Prototype Laser-cut Lamp

IMG_20190616_034442_DRO

Since our last meeting for the upcoming Chaos Communication Camp 2019, an idea got stuck in my head (many actually, but this post is just about that one):
Lasercut some trapezoid lamps that make for a cosy atmosphere in our lounge tent. Leave enough space inside to put in any (battery powered) light at hand. Make them easy to assembly, so we just need to transport the sheets of wood and can easily assemble several of them at the location.

After a short discussion on IRC about who had time and ideas for the right approach, I decided to give it a try myself and see what I could do in about half a day.

See photos and videos in the gallery.

 

First I went looking for a trapezoid box maker. Turns out, there is none that I could find. Here is an otherwise impressive list of joint and box scripts, which I came across.

I decided to draw the box by hand in Inkscape, based on two different sized cubic boxes generated with an Inkscape extension. From these, I would take the top and bottom parts and create the trapezoid sides by rotating the generated finger-joint borders. So far so good. Of course I made a mistake and duplicated the wrong sides, but realized this in time to not waste any wood.

Lesen Sie weitere Prototype Laser-cut Lamp

LoTHR mini Electronics Workbench Upgrade

dsc_8904

Our mini electronics all-in-one box for LoTHR (so people in LoTHR don’t have to walk all the way to TESLA for the quick and small stuff), got an upgrade.

The previously empty top slot now features an XY-FZ35 programmable electronic load. Test your power supply, test your batteries capacity, draw a discharge graph, use it in ways not intended by it’s makers. (But if you break or brick it, You Replace And Fix It ASAP!)

The tiny cut-out on the top left of the load, features a mini-USB jack where we put an USB serial-TTL converter connected to the GND,TX,RX pins of the load. Using the easy command-set you can indeed periodically poll your batteries discharge rate, voltage on so on.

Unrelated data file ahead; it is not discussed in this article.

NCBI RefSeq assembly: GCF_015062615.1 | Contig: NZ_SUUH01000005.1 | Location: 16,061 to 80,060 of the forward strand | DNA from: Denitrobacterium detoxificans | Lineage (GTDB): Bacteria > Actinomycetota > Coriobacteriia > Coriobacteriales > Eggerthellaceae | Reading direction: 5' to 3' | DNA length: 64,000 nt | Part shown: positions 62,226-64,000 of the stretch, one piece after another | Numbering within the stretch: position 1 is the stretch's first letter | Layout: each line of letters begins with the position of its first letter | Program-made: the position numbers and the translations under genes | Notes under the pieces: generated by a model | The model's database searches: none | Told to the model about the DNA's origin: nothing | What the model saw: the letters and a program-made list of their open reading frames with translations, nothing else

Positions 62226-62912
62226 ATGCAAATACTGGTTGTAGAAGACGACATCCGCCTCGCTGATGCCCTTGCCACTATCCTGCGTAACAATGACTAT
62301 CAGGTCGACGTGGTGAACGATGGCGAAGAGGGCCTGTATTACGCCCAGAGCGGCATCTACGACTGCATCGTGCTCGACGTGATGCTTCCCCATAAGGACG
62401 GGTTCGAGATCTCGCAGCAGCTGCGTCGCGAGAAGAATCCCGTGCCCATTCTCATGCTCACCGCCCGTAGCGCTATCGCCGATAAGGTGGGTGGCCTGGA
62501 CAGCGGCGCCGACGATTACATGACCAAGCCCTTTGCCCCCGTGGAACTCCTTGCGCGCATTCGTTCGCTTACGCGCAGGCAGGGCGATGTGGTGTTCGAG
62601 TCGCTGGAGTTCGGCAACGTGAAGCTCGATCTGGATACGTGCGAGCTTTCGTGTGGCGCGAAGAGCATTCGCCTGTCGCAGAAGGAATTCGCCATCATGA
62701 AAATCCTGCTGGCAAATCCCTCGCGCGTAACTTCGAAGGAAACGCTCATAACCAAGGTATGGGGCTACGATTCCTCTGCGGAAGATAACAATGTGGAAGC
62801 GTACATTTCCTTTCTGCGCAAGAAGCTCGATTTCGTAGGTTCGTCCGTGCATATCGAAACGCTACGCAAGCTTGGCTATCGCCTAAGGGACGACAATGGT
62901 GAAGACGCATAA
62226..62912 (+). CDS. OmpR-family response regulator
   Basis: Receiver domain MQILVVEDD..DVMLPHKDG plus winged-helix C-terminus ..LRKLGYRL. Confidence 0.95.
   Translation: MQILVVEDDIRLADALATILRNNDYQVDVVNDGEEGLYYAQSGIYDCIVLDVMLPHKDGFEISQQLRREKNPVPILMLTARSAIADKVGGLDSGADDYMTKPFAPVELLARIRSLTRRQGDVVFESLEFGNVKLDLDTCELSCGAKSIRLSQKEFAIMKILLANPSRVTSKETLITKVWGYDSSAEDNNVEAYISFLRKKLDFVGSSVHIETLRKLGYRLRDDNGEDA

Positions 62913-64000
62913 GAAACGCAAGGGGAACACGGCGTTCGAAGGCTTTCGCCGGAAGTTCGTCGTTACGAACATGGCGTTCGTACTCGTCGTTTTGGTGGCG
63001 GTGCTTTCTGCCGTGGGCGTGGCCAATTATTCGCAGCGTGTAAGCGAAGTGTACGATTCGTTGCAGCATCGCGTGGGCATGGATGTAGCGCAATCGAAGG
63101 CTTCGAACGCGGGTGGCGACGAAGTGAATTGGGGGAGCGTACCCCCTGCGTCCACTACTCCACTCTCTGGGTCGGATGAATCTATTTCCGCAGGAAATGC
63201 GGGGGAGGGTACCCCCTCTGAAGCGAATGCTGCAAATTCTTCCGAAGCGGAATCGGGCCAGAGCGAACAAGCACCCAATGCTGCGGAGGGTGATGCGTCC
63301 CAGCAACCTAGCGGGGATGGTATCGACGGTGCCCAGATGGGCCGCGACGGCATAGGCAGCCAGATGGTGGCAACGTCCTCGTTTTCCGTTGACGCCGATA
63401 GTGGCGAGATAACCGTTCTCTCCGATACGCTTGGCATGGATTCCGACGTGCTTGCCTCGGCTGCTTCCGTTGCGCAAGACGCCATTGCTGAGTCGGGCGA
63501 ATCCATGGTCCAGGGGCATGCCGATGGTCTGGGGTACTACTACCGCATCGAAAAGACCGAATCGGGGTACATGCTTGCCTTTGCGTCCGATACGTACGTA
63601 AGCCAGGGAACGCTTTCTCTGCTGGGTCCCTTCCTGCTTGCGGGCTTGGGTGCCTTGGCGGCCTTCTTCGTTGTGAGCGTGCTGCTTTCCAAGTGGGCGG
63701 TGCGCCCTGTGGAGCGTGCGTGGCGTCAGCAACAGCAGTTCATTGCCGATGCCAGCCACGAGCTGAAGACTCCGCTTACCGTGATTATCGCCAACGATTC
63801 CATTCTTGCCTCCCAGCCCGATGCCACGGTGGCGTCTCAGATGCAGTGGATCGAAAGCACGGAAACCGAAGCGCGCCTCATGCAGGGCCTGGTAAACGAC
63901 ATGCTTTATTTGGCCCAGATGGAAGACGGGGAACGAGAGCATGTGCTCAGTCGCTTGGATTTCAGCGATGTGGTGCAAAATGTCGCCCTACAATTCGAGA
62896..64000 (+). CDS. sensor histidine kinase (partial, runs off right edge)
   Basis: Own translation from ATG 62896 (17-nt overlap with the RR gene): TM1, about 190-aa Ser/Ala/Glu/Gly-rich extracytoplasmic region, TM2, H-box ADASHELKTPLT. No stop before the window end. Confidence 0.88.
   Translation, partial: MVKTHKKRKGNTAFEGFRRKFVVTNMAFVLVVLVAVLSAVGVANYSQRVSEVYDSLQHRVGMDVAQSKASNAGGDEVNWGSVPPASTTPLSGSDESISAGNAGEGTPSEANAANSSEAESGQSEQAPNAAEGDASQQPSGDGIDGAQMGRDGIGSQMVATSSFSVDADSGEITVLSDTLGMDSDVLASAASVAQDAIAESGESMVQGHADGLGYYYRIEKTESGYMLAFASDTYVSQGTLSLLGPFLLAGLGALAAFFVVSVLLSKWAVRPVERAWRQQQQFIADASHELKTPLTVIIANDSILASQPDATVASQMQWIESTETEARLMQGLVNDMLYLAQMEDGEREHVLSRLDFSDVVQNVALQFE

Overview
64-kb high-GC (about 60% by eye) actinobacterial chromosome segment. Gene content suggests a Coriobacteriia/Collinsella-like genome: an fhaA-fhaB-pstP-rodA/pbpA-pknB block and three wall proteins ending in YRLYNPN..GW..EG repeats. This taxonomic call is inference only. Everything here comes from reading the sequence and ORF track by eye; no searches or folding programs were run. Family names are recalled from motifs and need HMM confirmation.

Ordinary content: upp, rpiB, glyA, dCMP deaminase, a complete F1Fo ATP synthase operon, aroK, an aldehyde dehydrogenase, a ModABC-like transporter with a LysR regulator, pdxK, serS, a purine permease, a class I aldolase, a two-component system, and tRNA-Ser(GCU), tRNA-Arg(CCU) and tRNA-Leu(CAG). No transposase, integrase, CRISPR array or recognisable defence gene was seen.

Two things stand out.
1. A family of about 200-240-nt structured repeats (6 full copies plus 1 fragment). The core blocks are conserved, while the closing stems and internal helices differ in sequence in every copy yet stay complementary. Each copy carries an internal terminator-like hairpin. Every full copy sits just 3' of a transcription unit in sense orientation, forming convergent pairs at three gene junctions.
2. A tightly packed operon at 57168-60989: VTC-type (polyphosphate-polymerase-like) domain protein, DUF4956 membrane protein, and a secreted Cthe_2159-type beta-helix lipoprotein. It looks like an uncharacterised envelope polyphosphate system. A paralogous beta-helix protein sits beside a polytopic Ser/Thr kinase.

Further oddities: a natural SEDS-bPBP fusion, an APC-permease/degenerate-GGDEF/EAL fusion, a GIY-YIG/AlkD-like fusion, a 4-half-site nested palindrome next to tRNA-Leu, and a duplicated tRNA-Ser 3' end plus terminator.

But even without USB, the thing is pretty nifty and allows you to set a limit on the amount of mAh to draw, or to stop after a specified time, and so on.

LoTHR mini Electronics Workbench

dsc_8820

As you might know, quite a while ago, our electronics lab TESLA moved to the second flat “W2″. There is a lot more space and equipment for electronic hackery now, BUT. We found that sometimes it would be nice to have some basic soldering capability in our main lounge “LoTHR” as well. Fret no more, with our new workbench (Work in Progress) we also set up a a micro electronics area.

These absolute basics currently consisting of:

  1. Soldering Iron (DC/DC mini T12 Station)
  2. Lab-Power-Supply (DC/DC up to 30V / 5A)
  3. a Multimeter

Note that it is not meant to replace TESLA. Just to keep you from moving your project all the way to ‘W2″ if all you need to do is solder two wires or check one voltage.

 

Building the micro electronics box

Basically I got us a DPS3005 constant current / constant voltage power supply and a small KSGER soldering station and connected them to a 27V 3.5A power supply.

Then, as per Ernst’s suggestion, we put everything into a nice and sturdy box which formally housed external SCSI HDDs.

The front-panel was laser-cut so all the equipment would fit and voila, after a few hours putting everything together, here we are.

As a finishing touch, a T12-soldering-tip-holder was printed and taped to the side.

Further documentation can be found in our Wiki and more photos in our Gallery.

Testing the Box
Testing the Box